Scientific Rationale for Large-landscape Conservation
The Yellowstone to Yukon region is one of the last places left in the Lower 48 where the full historical suite of carnivores and ungulates – including grizzly bears and caribou – can still be found. The key to sustaining these populations and the region's biodiversity is to maintain, restore, and connect the region's mosaic of ecosystems.
Y2Y's founders and scientific advisors determined that the most effective approach to conservation in such an extensive region would be through three, large-landscape scale conservation strategies, implemented in conjunction with each other. Those three strategies would focus on grizzly bears (and by extension other terrestrial species), birds, and fish. Connectivity would be the key objective for all three strategies, and each would have their own designated Priority Areas - places within the Yellowstone to Yukon region that function either as core wildlife habitat or key habitat corridors connecting core areas. This approach allows Y2Y and its network of partners to focus on ecologically important sub-regions facing imminent threats while not losing sight of the larger context.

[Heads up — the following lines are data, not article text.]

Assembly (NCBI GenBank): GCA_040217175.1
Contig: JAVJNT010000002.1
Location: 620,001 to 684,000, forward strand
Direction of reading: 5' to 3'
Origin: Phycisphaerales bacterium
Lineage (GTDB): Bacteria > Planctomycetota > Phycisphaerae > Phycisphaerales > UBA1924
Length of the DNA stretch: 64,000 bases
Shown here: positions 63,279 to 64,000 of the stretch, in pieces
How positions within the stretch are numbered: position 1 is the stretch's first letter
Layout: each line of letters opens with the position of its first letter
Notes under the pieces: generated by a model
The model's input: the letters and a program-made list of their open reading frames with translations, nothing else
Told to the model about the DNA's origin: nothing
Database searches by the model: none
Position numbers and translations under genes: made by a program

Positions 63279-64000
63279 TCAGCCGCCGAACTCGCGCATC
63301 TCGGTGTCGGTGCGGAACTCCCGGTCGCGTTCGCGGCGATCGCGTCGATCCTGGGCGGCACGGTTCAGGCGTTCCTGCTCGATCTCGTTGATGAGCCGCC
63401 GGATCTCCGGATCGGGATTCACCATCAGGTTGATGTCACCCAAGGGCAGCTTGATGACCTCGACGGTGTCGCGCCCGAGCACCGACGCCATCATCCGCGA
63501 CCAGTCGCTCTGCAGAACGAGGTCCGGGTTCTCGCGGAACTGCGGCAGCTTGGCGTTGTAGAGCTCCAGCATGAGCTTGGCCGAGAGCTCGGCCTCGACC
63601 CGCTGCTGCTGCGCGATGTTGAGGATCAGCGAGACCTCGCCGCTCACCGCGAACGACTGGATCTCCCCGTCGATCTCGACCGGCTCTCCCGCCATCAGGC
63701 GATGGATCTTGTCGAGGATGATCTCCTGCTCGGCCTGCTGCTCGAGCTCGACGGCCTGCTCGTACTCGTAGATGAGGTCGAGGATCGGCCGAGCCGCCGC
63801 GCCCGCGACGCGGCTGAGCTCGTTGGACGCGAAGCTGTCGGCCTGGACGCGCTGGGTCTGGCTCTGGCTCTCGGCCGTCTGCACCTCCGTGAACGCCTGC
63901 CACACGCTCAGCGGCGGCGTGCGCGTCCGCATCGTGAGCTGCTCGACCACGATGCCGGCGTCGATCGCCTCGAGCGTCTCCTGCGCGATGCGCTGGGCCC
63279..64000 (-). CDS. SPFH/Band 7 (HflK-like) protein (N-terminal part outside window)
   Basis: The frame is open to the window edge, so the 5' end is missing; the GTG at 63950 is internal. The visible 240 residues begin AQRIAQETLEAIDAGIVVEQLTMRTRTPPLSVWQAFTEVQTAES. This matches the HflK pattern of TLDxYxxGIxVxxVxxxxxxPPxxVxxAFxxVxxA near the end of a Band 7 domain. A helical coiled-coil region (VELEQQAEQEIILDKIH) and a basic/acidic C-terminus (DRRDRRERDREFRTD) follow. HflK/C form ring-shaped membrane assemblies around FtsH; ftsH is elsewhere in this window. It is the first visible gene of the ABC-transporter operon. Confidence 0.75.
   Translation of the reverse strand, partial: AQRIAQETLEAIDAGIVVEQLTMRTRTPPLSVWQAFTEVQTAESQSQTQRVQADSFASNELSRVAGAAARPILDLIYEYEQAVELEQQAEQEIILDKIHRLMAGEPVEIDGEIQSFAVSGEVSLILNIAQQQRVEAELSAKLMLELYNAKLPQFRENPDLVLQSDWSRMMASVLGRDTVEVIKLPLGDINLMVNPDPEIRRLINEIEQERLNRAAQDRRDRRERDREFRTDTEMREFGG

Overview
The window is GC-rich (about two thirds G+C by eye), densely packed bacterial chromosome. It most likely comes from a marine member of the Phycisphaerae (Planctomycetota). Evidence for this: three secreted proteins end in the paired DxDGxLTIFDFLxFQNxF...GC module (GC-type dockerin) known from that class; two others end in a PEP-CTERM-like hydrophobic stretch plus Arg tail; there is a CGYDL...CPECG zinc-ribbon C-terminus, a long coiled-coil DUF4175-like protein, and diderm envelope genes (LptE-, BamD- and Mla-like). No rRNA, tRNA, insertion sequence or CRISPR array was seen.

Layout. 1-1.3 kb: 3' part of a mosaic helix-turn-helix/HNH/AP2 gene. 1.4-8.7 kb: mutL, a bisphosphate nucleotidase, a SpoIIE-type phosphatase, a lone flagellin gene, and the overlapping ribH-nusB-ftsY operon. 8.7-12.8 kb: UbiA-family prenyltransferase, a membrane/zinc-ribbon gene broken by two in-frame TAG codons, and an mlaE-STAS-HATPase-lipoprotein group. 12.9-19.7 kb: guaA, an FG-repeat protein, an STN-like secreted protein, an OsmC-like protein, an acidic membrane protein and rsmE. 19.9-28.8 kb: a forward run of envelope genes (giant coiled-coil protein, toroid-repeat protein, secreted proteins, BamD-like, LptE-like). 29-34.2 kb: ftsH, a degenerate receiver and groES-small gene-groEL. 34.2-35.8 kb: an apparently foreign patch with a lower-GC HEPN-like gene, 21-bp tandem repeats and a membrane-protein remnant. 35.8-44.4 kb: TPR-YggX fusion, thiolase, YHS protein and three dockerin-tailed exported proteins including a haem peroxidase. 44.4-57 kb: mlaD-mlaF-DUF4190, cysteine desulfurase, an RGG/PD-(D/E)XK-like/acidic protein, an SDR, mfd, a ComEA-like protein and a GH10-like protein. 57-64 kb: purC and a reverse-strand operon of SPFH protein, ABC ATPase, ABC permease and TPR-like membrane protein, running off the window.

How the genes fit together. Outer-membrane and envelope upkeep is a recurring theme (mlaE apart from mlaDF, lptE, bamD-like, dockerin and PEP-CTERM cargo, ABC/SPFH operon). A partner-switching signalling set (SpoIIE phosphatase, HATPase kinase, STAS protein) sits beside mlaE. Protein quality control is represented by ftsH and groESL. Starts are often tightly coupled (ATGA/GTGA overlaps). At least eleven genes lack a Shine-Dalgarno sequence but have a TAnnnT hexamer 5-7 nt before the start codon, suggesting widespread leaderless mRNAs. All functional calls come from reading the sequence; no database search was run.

Addressing conservation on the large-landscape scale is revolutionary and timely. It's no longer enough to preserve isolated forests, valleys, and wilderness areas. Connection of habitats is key to the long-term health of ecosystems and the biological diversity that supports both wildlife and human communities. Such interconnectivity requires that wildlife be able to traverse large swaths of landscape, even if that land is being used by humans for a variety of purposes. Given the scale and variability of the region, Y2Y's readiness and ability to integrate new, relevant research as it emerges is particularly significant and helps ensure the most effective on-the-ground conservation efforts in the right places at the right times.